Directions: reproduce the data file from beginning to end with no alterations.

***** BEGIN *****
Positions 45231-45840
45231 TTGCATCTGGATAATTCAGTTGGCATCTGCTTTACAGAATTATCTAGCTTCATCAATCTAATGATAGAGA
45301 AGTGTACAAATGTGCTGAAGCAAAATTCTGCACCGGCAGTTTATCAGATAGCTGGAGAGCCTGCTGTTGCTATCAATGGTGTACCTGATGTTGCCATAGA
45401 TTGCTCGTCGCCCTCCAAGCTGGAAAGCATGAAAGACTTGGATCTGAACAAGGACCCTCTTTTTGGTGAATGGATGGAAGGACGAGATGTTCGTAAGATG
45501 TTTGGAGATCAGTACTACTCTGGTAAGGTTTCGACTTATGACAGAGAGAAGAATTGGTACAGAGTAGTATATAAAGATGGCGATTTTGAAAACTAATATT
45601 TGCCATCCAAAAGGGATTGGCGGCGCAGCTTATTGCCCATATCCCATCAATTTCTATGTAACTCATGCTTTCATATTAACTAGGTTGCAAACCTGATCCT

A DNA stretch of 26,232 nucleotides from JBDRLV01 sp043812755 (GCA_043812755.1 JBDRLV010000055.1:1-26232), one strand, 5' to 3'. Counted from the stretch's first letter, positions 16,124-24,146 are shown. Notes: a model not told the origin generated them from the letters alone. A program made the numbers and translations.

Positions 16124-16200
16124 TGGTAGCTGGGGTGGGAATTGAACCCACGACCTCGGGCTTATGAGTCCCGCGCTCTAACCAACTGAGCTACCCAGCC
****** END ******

Positions 45231-45840
45231 TTGCATCTGGATAATTCAGTTGGCATCTGCTTTACAGAATTATCTAGCTTCATCAATCTAATGATAGAGA
45301 AGTGTACAAATGTGCTGAAGCAAAATTCTGCACCGGCAGTTTATCAGATAGCTGGAGAGCCTGCTGTTGCTATCAATGGTGTACCTGATGTTGCCATAGA
45401 TTGCTCGTCGCCCTCCAAGCTGGAAAGCATGAAAGACTTGGATCTGAACAAGGACCCTCTTTTTGGTGAATGGATGGAAGGACGAGATGTTCGTAAGATG
45501 TTTGGAGATCAGTACTACTCTGGTAAGGTTTCGACTTATGACAGAGAGAAGAATTGGTACAGAGTAGTATATAAAGATGGCGATTTTGAAAACTAATATT
45601 TGCCATCCAAAAGGGATTGGCGGCGCAGCTTATTGCCCATATCCCATCAATTTCTATGTAACTCATGCTTTCATATTAACTAGGTTGCAAACCTGATCCT

A DNA stretch of 26,232 nucleotides from JBDRLV01 sp043812755 (GCA_043812755.1 JBDRLV010000055.1:1-26232), one strand, 5' to 3'. Counted from the stretch's first letter, positions 16,124-24,146 are shown. Notes: a model not told the origin generated them from the letters alone. A program made the numbers and translations.

Positions 16124-16200
16124 TGGTAGCTGGGGTGGGAATTGAACCCACGACCTCGGGCTTATGAGTCCCGCGCTCTAACCAACTGAGCTACCCAGCC